Critics of Super Size Me have pointed to these scenes as evidence of the film's partisan approach. Their argument goes that since Spurlock didn't test other restaurants or brands of fast food, he has a particular grudge against McDonalds and is using the film as a form of propaganda. The camera's lingering on Spurlock's discomfort, or his claims about his sex life suffering, are means of manipulating people into boycotting one company, rather than exposing deeper truths about the industry as a whole.
While the documentary may paint a far-from-rosy picture of McDonalds, such criticisms are unduly harsh. Spurlock makes clear from the start that this is not a clinical trial or a hard scientific experiment. He chose McDonalds for the reason that it has the most outlets across America, with the largest number of customers, and therefore would provide a more representative sample than a study of any other single chain. The evidence produced by Spurlock is pretty conclusive but not medically binding, which makes it all the more extraordinary when we discover in the epilogue that McDonalds has withdrawn its Super Size options.
The documentary is very even-handed in a number of points that it makes. At one of the schools examined in the film, the students are given a presentation by Jared Fogle, who lost a large amount of weight by eating Subway sandwiches (supposedly). The crew then interview a teenage girl who admires what Fogle has done, but who cannot afford to eat Subway three times a day. The positive goals which celebrities like Fogle are setting are as unhealthily unrealistic as the impossibly airbrushed bodies of girls in magazines. In terms of self-esteem among teenagers, role models of any kind are portrayed as doing more harm than good, at least in regard to this industry.
Super Size Me identifies three key areas in which there has been neglect, ignorance or cynical foul play with regards to the consumption of fast food. The first, unsurprisingly, is with McDonalds itself. Spurlock sheds light on the immense amount of money spent on advertising, which far exceeds the national budget for promoting healthy eating. The prevalence of TV advertising means that no parent, no matter how responsible, can guarantee their child isn't being poorly influenced, and individual McDonalds chains (at the time of making the film) are not displaying adequate levels of information about the nutrition content of their meals.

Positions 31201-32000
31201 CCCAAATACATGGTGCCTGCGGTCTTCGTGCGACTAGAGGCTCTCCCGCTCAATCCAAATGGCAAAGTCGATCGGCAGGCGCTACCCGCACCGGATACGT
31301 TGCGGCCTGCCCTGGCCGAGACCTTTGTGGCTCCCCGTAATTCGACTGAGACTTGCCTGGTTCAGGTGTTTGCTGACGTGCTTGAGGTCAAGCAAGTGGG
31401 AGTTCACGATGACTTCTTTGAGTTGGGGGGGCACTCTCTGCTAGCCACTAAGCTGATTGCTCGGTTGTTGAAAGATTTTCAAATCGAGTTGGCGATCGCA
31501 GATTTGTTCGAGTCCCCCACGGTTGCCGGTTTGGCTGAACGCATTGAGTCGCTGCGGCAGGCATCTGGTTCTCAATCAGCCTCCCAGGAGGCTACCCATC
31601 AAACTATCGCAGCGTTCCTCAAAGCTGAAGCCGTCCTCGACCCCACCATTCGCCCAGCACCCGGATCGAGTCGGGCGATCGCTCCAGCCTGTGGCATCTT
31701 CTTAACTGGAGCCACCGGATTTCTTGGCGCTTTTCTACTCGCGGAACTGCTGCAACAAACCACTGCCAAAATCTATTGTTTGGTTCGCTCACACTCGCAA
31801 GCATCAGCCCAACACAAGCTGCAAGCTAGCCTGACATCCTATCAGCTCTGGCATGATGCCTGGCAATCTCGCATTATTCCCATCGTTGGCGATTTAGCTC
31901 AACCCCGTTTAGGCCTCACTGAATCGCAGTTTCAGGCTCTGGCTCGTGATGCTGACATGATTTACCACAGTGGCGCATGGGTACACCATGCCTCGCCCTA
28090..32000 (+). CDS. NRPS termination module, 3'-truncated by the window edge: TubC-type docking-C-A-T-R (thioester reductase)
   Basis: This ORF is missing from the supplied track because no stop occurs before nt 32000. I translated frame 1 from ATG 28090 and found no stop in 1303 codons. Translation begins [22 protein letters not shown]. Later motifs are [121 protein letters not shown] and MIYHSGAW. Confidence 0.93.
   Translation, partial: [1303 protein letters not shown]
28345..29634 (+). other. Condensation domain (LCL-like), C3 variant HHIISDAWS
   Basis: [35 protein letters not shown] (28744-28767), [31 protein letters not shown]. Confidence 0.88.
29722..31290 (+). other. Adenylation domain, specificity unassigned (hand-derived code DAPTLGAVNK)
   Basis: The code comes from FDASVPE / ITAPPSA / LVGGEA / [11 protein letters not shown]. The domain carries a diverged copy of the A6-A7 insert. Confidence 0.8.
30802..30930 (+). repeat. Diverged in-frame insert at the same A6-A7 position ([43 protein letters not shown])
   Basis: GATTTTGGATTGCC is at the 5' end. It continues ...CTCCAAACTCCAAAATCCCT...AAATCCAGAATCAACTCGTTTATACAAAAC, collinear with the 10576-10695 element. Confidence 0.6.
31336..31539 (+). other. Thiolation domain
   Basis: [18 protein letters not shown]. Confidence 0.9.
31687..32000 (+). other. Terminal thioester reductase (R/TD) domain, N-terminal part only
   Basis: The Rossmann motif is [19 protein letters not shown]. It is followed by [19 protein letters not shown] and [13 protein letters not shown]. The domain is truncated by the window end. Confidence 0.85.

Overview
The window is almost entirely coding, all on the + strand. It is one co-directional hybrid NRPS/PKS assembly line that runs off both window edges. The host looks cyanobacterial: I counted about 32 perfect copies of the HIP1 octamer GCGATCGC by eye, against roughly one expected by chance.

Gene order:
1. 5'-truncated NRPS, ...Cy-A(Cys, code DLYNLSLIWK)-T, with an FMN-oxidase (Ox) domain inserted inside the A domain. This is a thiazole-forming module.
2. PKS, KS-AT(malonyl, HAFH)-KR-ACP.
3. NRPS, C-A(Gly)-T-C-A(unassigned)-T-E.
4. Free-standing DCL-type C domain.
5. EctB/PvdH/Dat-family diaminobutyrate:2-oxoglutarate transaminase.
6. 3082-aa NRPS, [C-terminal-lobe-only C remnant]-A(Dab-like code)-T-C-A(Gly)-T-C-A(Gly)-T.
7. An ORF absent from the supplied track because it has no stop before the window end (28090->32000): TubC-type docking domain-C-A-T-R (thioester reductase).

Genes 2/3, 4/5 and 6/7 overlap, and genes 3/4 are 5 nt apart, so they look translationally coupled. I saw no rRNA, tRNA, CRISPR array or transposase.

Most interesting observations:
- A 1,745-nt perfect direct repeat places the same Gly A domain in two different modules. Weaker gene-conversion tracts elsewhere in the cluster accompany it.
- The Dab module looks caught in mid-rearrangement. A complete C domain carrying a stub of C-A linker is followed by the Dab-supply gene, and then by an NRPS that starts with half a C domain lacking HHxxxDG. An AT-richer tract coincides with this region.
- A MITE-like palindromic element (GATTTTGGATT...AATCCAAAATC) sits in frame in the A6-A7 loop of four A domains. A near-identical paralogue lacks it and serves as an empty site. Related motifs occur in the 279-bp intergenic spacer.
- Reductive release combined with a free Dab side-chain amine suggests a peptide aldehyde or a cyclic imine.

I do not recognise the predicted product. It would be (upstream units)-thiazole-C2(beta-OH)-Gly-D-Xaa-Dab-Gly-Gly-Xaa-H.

The second area which has fallen short is the American government. More recent documentaries such as Waiting for Superman have detailed the years of neglect and underfunding in the American state school system in a much more thorough and comprehensive way. But Super Size Me does show how the use of outside food contractors to provide school meals has led to a race to the bottom, in terms of price and in terms of quality. So much of the food served in schools requires no preparation other than reheating, and because the choices are limited children are brought up to accept nothing better, let alone healthier.
But thirdly, Super Size Me has the balls to point the finger at the individuals who consume McDonalds so frequently. Having made a very solid case against fast food companies and lobbyists, and spoken about the frightening extent of fast food advertising, the film concludes by saying that it's as much down to us not making the effort as it is the society in which we are constantly exposed to such food. This might seem like a cop-out, considering how much righteous anger the film generates through its arguments against the industry and the power it wields. But it is refreshing that a documentary has the balls to 'blame' the public without overly guilt-tripping them in the process.
On top of everything else, Super Size Me is a very entertaining piece of work. As well as making you feel angry or sick, there are at least as many moments in the film which will provoke laughter. Hearing Spurlock's girlfriend talk about their disappointing sex life is hilarious; she comments, for instance, about how she always has to be on top since he started his diet. On the day that we see him throw up, Spurlock cracks jokes about the side effects of fast food on his system, muttering about "Mc-twitches" in his arm and other such complaints. Such scenes are pleasant interludes which make the experience more bearable, and counteract any negative feelings we may have - for instance, the urge to shout at Spurlock to stop it, lest he should kill himself.
Super Size Me is a very good example of populist documentary filmmaking which is a good balance of entertainment and information. Its impact will be greater the less one knows about fast food in general or McDonalds in particular, and many may be bothered that it doesn't go into enough detail when it needs to. But as an introduction to a subject which many have barely considered, it is both admirable and successful.


NEXT REVIEW: Scott Pilgrim vs. the World (2010)

Wednesday, 19 August 2015



Welcome to this week's episode of The Goon Show Guide. After a brief hiatus characterised by illness and exhaustion, brought on by the office and a very nasty cold, I'm finally back and ready to make up for lost time. It's hard to believe that we're already halfway through the Goons' back catalogue, but this week we're going to take a good, long look at Series 6.
You would have a pretty good case for arguing that Series 6 was where the Goons hit their peak. With the exception of one slightly underwhelming offering (which we'll come to), there's barely an episode in this series which isn't either really good or utterly fantastic. Not only that, but this was the time when the Goons also achieved their greatest musical success: 'I'm Walking Backwards For Christmas', 'Bloodnok's Rock 'n' Roll Call' and 'The Ying Tong Song' all charted around this time.